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Fire after Richmond plane crash killed pilots: safety report

It was the fire after the crash and not the impact that most likely killed the two pilots of ill-fated Northern Thunderbird flight 204.

It was the fire after the crash and not the impact that most likely killed the two pilots of ill-fated Northern Thunderbird flight 204.

Crash investigators have released their preliminary findings into the tragedy caused when the small aircraft faltered dramatically just half a mile shy of the runway at YVR on Oct. 27 last year.

Pilot Luc Fortin, 44, and first officer Matt Robic, 26, died after their flight with seven passengers on board suffered a malfunction and slammed onto Russ Baker Way just after 4 p.m.

The interim Transportation Safety Bard (TSB) report on the crash states that, although the impact injuries sustained by passengers and crew were survivable, the post-impact fire compromised that survivability.

Both pilots suffered burns as a result as a result of the (fire) and later died as a consequence, wrote chief TSB investigator Bill Yearwood.

Fortin died shortly after the crash. Robic died after three weeks in hospital. Their passengers suffered serious but non-life-threatening injuries.

Their plane had taken off from YVR bound for Kelowna, where the passengers planned to attend a business conference, but turned around about 15 minutes into the afternoon flight somewhere over Golden Ears Provincial Park after the pilots reported a problem.

The report stated that the crash was classified as a "loss of control accident," but added that it was working to determine what role critical control speed played and what effect aircraft design had on post-impact fire survivability.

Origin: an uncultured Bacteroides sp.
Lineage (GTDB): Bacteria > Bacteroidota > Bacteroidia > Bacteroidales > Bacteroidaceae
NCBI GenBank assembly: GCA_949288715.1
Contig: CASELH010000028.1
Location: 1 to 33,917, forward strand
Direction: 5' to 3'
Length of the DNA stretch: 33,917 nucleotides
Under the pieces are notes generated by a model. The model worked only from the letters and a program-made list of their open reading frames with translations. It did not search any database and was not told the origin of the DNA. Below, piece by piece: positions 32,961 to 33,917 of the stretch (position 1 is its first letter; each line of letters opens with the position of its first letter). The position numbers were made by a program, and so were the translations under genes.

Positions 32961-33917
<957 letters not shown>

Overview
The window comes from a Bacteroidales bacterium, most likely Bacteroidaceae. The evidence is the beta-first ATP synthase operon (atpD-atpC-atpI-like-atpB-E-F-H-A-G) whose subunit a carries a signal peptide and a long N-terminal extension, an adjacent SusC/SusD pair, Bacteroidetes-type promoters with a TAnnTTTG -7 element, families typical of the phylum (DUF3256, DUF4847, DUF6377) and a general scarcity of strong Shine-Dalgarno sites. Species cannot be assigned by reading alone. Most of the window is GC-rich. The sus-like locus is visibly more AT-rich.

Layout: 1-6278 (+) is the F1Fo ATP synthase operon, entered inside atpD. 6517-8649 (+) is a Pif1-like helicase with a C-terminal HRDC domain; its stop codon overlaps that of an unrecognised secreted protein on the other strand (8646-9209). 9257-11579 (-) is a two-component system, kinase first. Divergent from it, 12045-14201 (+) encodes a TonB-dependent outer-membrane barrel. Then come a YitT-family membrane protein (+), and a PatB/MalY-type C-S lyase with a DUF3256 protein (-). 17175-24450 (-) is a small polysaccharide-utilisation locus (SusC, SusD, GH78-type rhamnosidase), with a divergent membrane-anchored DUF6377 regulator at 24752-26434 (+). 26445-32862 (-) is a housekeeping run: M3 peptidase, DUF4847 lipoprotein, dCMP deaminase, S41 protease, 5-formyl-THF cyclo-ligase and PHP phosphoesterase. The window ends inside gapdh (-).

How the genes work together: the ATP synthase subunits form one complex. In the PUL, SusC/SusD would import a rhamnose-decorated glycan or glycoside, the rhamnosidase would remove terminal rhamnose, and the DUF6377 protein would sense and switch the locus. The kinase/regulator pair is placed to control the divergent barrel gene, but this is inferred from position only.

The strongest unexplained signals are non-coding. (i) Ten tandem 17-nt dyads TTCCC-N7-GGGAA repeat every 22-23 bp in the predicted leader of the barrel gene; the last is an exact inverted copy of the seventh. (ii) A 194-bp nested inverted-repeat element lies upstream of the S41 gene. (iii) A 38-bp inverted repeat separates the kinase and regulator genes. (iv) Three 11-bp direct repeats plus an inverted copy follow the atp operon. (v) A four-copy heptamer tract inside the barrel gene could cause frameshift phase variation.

The board noted it had made a number of mechanical and design retrofit recommendations to improve post-impact fire survival rates in a 2006 report, recommendations that have been "largely ignored" by industry regulators.

The report stated the pilots noted an oil leak from the left engine and headed back to YVR without declaring an emergency, as the engine did not lose power. But then, about 300 metres above ground and less than half a kilometre from the runway, "the aircraft suddenly banked left and pitched nose-down."

It said the pilot did his best to right the plane. "The approach to the runway at YVR was normal until the last moments before the anticipated touch down. The aircraft slowed below its target approach speed and seconds later, the aircraft banked left (about 80 degrees), and pitched nose-down (about 50 degrees). The captain was able to level the wings and pull the nose up slightly before impact with a paved road."

In the process, an oncoming car swerved to get out of the way and was clipped by the plane's left wing. As it hit the ground, the plane's landing gear collapsed and, as it skidded on its belly, it shed parts and fuel and burst into flame near the right wing.

The TSB reported the first fire crews were on scene within three minutes. By that time, all but one of the passengers had escaped through the main door; crews rescued the seventh and then tried to get the two pilots out of the cockpit amid the flames. After putting out the fire, they succeeded in getting the two men out.

"While all the persons on-board sustained serious bone fractures from the impact deceleration forces, those injuries were survivable," the TSB found. "The post-impact fire compromised that survivability. Both pilots suffered burns as a result of the post-impact fire and later died as a consequence."

The plane, a Beechcraft King Air 100, was powered by an engine model - a Pratt & Whitney Canada PT6A-28 - that had recently been the subject of advisories about faulty replacement parts.

The TSB reported it had completed its fieldwork and was now in the second phase of its investigation, analyzing its data, before writing its final report.

"The team has now begun the work of analyzing the considerable amount of data in order to determine what happened, why it happened, and what can be learned to help ensure it does not happen again," the TSB stated.

The investigation is being overseen by Yearwood, a former pilot with 18 years' experience and 13 years as an aircraft accident investigator, with assistance from Northern Thunderbird Air, NAV Canada, the RCMP, the B.C. Coroners Service, engineering firms, the Vancouver Airport Authority and fire-and- rescue experts.

With a file from the Province.

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